Norwegian Yacht Details – Part I


One of the things we love about cruising to new destinations is looking at the boats, commercial and pleasure. Since arriving in Norway we’ve snapped a few photos of things we like and others we don’t (the latter are sometimes more instructive than the former).

We’ll start with the stern anchoring set up here. The combination fairlead and chain/rope windlass is a simple way to deal with storage if you anchor a lot by the stern. The rode can easily stow in the lazarette or a seat locker.


A rugged looking steel cutter, about 33 feet (10 meters) in Haugesund. The flat sliding hatch has been replaced with this stainless framed pram hood. We like the visibility this will provide without going outside. But the edges will leak when impacted by seas and the hard structure is going to be more difficult to keep in place than a canvas hood.


Same boat, obviously headed north, with dual smoke stacks. Probably for a diesel stove and a heater. This is a commonly seen design of smoke hood and we assume it works well in wet conditions.


A nicely executed cockpit enclosure off the dodger. This will work well in protected waters, but offshore you will be storing the extension.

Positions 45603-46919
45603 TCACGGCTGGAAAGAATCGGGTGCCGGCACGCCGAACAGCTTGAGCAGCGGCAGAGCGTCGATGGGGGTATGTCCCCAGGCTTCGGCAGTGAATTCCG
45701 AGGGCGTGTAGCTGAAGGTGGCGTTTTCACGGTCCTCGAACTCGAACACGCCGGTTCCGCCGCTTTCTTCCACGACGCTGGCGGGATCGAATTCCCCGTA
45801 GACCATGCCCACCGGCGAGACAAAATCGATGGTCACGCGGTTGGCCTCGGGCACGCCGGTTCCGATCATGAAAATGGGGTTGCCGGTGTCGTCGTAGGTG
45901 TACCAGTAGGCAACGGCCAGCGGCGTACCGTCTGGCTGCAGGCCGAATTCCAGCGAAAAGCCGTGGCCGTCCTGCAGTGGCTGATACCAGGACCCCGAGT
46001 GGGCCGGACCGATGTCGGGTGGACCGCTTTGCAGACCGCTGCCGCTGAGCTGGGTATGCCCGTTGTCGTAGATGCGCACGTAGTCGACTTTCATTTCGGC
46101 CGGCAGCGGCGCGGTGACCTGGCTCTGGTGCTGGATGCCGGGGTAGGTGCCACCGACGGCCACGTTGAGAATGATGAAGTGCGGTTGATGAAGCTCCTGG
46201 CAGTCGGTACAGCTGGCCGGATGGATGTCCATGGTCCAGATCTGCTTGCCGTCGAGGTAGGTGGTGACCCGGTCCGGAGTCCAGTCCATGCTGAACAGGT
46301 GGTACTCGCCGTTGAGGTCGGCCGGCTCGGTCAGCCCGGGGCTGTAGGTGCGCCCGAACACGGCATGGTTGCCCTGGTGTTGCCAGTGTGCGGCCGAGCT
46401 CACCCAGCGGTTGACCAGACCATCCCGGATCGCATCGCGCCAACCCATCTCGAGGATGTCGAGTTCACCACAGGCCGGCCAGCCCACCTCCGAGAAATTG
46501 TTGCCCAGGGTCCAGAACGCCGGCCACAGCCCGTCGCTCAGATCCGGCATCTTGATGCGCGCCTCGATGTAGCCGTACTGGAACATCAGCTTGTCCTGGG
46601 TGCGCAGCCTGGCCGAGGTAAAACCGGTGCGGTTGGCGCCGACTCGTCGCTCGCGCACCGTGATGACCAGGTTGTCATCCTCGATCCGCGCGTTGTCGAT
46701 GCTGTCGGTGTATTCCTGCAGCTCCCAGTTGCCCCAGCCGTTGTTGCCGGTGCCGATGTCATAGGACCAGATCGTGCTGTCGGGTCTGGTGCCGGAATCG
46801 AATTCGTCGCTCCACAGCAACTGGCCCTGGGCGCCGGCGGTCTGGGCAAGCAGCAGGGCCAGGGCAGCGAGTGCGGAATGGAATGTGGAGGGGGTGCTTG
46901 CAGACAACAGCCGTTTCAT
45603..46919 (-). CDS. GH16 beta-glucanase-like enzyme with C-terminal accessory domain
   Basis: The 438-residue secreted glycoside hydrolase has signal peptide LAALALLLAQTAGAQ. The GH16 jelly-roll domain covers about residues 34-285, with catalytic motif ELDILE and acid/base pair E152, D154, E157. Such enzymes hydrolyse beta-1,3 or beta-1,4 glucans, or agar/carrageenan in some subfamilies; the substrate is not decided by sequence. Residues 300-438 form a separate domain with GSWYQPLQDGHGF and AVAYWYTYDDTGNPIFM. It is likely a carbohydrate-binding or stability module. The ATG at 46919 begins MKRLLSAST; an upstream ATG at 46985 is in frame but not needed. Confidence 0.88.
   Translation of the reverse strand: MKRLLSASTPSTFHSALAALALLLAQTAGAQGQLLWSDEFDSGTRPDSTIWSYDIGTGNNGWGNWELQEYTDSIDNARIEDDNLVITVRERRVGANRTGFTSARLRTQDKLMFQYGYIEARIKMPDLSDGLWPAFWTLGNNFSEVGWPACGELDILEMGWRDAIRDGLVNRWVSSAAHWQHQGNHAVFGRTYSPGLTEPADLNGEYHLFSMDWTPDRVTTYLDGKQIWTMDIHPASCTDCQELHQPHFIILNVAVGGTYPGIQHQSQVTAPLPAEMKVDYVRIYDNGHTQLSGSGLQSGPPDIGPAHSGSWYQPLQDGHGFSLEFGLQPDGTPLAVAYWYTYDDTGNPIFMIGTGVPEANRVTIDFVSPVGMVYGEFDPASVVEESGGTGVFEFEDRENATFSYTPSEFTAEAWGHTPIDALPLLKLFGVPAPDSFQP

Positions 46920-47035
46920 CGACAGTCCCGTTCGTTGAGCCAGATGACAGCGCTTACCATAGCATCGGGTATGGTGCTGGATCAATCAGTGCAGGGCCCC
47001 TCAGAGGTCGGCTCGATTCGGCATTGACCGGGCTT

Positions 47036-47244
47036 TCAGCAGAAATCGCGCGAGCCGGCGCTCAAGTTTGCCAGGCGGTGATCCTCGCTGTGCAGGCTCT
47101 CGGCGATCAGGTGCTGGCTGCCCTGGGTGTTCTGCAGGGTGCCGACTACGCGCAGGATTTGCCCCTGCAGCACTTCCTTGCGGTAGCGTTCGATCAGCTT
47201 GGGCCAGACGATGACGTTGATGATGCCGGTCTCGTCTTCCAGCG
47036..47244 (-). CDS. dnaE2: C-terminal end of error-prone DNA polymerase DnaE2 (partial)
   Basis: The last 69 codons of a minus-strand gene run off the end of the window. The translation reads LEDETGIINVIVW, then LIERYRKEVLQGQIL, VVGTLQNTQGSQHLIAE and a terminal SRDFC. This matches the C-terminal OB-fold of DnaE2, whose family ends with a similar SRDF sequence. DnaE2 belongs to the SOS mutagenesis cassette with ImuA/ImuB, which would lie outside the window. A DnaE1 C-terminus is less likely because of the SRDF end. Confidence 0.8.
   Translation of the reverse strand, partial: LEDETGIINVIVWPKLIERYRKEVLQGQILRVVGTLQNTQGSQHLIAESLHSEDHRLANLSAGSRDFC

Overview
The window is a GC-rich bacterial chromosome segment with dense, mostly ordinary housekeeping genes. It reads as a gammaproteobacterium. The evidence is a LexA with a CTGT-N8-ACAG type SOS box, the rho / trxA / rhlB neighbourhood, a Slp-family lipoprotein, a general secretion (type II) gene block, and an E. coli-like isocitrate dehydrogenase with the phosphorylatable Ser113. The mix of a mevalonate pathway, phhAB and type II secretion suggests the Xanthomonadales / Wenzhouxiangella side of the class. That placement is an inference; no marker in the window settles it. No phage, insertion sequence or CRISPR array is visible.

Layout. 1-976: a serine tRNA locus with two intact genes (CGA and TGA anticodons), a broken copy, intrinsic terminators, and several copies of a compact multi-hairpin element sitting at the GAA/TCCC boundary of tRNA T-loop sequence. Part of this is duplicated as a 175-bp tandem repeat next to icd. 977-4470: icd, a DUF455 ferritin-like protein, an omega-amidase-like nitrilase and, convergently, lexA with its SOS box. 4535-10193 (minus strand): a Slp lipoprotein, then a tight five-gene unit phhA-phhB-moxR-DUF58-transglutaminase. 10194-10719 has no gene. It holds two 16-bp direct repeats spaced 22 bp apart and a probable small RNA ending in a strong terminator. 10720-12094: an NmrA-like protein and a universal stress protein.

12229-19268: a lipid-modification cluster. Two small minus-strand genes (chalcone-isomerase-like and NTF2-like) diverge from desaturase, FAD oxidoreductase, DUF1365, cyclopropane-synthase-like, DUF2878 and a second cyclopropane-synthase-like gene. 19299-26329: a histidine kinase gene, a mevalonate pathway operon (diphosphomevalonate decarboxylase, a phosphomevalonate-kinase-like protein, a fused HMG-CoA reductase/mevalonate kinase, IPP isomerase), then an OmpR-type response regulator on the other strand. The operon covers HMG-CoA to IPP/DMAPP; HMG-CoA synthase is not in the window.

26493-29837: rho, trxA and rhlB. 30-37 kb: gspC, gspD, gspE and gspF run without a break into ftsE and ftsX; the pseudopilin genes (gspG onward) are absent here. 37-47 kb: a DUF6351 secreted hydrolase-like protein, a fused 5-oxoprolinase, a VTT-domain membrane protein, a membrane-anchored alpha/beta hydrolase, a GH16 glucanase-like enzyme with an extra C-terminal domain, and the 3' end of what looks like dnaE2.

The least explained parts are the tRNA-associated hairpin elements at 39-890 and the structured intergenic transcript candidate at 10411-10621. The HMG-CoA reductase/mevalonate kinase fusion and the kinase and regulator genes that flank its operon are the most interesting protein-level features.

We were surprised to see a Grand Banks 42 trawler in this part of the world. They carry a serious life raft, like those seen on commercial vessels. The outboard location makes it easy to launch.


This anchor roller has some good points and some bad. The stainless “M” weldment will do a good job of keeping the chain in place if there is a side load. But the anchor rollers are too small in diameter. And the anchor is maybe half the size of what we would want.


Good concept, poor execution. Hanked on storm staysail on a removable cutter stay is excellent concept. The stay looks like 5/16″ (8mm), about right for this 42 foot (13m) cutter. However, the tackle at the bottom of the stay for tensioning is way too light for the loads. The use of the tackle forces the staysail to be stored high (more windage). We prefer a fixed stay for offshore work with the adjustment close to the deck. The stay can then be removed for inshore cruising.


Inboard shrouds like these are great on close winded racing boats. But on a cruising boat it is better to have a wide staying base, which allows lighter mast and rigging, coupled with a more efficient and easily tacked blade jib for beating. Overlapping reaching sails sheet outside the shrouds.


Swim step bracket for an outboard. This will work in calm conditions, but in any waves the outboard will be quickly flooded.


Nice looking and well supported anchoring sprit. However, the side plates (cheeks) need to be much higher. Otherwise, the chain will jump over the side if it achieves much of an angle off center.


A clean aft arch with a variety of antennae and the Rutland wind generator. The diagonal wire is a SSB radio long wire to the masthead.

Posted by Steve Dashew  (May 8, 2009)

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